It's the pits: Fenugreek odours in armpit sweat by GC-O

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  • Published: May 2, 2011
  • Author: Steve Down
  • Channels: Gas Chromatography
thumbnail image: It's the pits: Fenugreek odours in armpit sweat by GC-O

Spice seasons humans as well as foods

The yellow seeds from the fenugreek herb are used in the food industry as a seasoning and as an important component of curry powders but they have one conspicuous disadvantage. After they have been eaten, they exact their revenge by imparting an unpleasant odour to the consumer.

Described as maple syrup, the odour manifests itself in the urine and sweat but also passes from mother to infant via breast milk. On some occasions, it has led to false diagnoses of maple syrup urine disease (MSUD), an inborn error of metabolism that is characterised by the same maple syrup odour in the sweat and urine of babies.

This odour also emanates from meat and milk when fenugreek is used as a supplement to cattle feed. So, it is clear why the use of fenugreek has been limited as a food ingredient.

One of the compounds thought to be responsible for the malodour is sotolon, known chemically as 3-hydroxy-4,5-dimethylfuran-2(5H)-one. This compound has been detected in the urine of MSUD patients and in the aroma profile of fenugreek, as well as burnt sugar. It has a particularly strong odour but, in itself, it cannot be held responsible for the whole aroma profile.

In fact, there have been no published reports of the active aroma compounds present in human sweat and urine following fenugreek consumption, an omission which has now been corrected by a team of scientists from AgroParisTech in France.

Valerie Camel, Riadh Mebazaa and Barbara Rega undertook a study of the armpit odour of two male volunteers after they had drunk infusions of crushed fenugreek seeds.


Sniffing for fenugreek

The two men, who had similar diets, took samples of their own sweat before and during the fenugreek ingestion period to provide two profiles, corresponding to the normal sweat profile and the fenugreek profile.

The sweat was collected using sterile gauze pads which were fixed in place in each armpit for 24 hours. Immediately after removal, the patches were halved to double the number of samples and placed in sealed vials before analysis.

The odour compounds were sampled by headspace SPME using a triple-coated fibre for analysis by GC/MS and GC-O using the same column on both occasions. The polar nitroterephthalic acid-modified polyethylene glycol-coated column was selected as it provides better separation of organic acids, which the researchers anticipated would be present in the sweat.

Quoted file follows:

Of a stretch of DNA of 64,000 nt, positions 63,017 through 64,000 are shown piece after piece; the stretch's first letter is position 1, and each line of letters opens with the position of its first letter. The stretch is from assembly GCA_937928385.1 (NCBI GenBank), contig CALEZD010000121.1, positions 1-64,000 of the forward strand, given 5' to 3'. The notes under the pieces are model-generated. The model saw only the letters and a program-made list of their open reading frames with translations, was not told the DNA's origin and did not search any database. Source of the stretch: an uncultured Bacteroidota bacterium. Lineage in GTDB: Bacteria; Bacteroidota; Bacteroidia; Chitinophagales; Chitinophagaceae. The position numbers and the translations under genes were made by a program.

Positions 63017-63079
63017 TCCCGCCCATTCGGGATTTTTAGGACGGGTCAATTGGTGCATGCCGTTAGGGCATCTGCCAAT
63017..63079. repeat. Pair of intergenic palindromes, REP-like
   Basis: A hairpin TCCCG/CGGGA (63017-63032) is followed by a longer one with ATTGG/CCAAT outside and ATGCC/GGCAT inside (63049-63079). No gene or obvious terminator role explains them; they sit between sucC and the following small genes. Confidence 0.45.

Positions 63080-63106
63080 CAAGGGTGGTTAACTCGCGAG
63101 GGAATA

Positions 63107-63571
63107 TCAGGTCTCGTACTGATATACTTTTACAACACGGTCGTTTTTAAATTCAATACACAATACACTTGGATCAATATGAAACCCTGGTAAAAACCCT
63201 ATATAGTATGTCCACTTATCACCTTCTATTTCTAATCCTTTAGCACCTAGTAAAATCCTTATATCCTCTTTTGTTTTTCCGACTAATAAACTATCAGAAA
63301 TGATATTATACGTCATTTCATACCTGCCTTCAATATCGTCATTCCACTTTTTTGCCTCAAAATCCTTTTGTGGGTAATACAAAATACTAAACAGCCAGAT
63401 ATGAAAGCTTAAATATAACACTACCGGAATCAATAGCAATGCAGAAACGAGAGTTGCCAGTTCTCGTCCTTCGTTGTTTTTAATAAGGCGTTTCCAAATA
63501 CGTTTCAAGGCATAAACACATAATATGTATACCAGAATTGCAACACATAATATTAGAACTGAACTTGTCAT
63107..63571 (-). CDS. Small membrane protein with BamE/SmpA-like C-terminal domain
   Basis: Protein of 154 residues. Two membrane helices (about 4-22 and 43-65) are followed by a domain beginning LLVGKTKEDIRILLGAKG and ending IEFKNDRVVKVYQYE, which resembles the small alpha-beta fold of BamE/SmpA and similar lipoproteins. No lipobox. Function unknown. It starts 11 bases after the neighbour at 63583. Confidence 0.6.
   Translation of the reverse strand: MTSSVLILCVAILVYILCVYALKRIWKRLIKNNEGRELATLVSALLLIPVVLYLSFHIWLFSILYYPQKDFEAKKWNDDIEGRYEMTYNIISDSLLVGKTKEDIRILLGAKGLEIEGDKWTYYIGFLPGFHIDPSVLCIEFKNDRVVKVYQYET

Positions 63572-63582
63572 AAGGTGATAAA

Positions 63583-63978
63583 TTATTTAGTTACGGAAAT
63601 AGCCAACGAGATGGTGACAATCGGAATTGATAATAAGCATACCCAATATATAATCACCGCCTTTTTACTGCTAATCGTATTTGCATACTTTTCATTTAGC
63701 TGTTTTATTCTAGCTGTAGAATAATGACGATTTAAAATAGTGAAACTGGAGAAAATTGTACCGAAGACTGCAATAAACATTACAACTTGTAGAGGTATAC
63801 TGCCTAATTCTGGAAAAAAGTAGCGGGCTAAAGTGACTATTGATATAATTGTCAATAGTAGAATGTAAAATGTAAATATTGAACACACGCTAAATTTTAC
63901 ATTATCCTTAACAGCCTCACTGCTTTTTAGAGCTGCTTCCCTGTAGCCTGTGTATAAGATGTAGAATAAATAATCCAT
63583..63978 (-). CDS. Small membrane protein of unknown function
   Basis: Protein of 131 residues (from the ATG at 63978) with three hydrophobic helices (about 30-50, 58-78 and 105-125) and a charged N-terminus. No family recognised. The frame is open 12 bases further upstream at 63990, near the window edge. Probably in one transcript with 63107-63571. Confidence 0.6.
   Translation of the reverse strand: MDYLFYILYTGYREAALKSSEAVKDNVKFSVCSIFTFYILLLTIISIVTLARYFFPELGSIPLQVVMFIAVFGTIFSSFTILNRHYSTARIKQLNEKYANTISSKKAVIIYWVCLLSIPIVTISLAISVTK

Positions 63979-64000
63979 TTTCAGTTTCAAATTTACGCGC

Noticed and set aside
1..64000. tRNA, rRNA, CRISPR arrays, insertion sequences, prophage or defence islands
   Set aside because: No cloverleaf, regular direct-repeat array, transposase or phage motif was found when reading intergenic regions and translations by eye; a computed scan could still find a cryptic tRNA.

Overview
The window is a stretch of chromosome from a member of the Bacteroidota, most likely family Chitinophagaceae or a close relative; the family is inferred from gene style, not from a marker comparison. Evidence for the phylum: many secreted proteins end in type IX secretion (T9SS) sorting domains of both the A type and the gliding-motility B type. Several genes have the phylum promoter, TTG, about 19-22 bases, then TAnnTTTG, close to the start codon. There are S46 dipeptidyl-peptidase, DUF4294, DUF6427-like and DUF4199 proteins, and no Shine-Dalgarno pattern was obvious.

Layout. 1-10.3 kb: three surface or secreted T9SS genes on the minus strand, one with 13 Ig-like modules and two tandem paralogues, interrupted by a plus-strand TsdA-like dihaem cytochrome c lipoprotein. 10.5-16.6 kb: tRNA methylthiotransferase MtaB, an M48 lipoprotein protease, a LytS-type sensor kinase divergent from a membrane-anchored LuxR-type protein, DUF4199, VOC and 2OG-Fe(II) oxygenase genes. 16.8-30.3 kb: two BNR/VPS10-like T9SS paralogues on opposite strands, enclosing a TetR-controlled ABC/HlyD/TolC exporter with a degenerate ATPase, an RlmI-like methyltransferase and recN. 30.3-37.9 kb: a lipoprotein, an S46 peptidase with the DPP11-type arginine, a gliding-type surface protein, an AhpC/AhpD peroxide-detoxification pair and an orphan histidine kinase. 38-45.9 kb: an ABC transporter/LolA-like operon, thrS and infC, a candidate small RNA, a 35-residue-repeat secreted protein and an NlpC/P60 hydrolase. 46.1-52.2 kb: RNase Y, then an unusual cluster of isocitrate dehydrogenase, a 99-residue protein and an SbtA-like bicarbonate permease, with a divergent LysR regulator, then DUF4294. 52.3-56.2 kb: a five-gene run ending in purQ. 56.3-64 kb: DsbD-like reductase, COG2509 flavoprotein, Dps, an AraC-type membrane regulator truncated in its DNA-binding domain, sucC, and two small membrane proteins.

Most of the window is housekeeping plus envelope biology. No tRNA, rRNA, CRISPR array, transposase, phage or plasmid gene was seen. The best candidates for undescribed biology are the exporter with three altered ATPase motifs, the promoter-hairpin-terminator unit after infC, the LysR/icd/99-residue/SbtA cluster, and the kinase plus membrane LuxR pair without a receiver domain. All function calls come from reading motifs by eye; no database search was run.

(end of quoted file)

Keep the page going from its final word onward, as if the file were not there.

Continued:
For GC-O, a panel of eight sniffing experts with previous experience of armpit sweat extracts and fenugreek extracts were employed to assess the odours as they emitted from the port. The output was split to synchronise the odours with compound detection using a flame ionisation detector.

They recorded the time of each odour stimulus and noted the description, such as roast beef, pine resin, herbaceous and musty green. The data from all eight were cumulated using the frequency of detection method.

The compounds were identified by GC/MS with electron ionisation, matching the mass spectra to those in the NIST mass spectral library and the retention indices to those in the Pherobase database of insect pheromones and semiochemicals.


Fenugreek aroma compounds found in sweat

A total of 44 compounds were identified in sweat and the odours were described for the vast majority. They included some never previously reported for normal human armpit sweat, either in the absence or presence of fenugreek, such as nonan-2-one, isovaleric acid and 2-methyl-4-pentenal.

From the total, eight compounds were associated solely with fenugreek ingestion. They were beta-pinene, 3-octen-2-one, camphor, 2,5-dimethylpyrazine, terpinen-4-ol, 4-isopropyl-benzaldehyde, neryl acetate and beta-caryophyllene. The first three compounds have been detected earlier in fenugreek seeds.

2,5-Dimethylpyrazine had the highest detection frequency with the eight panellists and is a likely candidate. Pyrazines have been reported in methanolic extracts of fenugreek seeds.

However, the only zone in the chromatogram that was described as having a fenugreek odour contained a compound that could not be identified because it was below the detection limit of the GC/MS system. Given that it must possess a strong odour, the researchers speculated that it might be a metabolite of the key fenugreek odorant sotolon.

Several other odour compounds remained unidentified due to low abundances or coelution, with high resolution mass spectrometry a possibility for tackling the latter.

The team have suggested that odour recombination tests could be carried out to determine which particular compounds were most prominent in the characteristic odour profile.

In the meantime, the maple syrup odour of human sweat following fenugreek ingestion has been partially characterised. The results will help to devise methods for reducing or eliminating the presence of this unpleasant smell.

 


 

The views represented in this article are solely those of the author and do not necessarily represent those of John Wiley and Sons, Ltd.

 

 
 A panel of compounds responsible for the unpleasant odour in human sweat after ingesting a fenugreek infusion has been identified by GC/MS and GC-O. They include a pyrazine derivative which contributed most to the odour and an unidentified compound with a typical fenugreek odour

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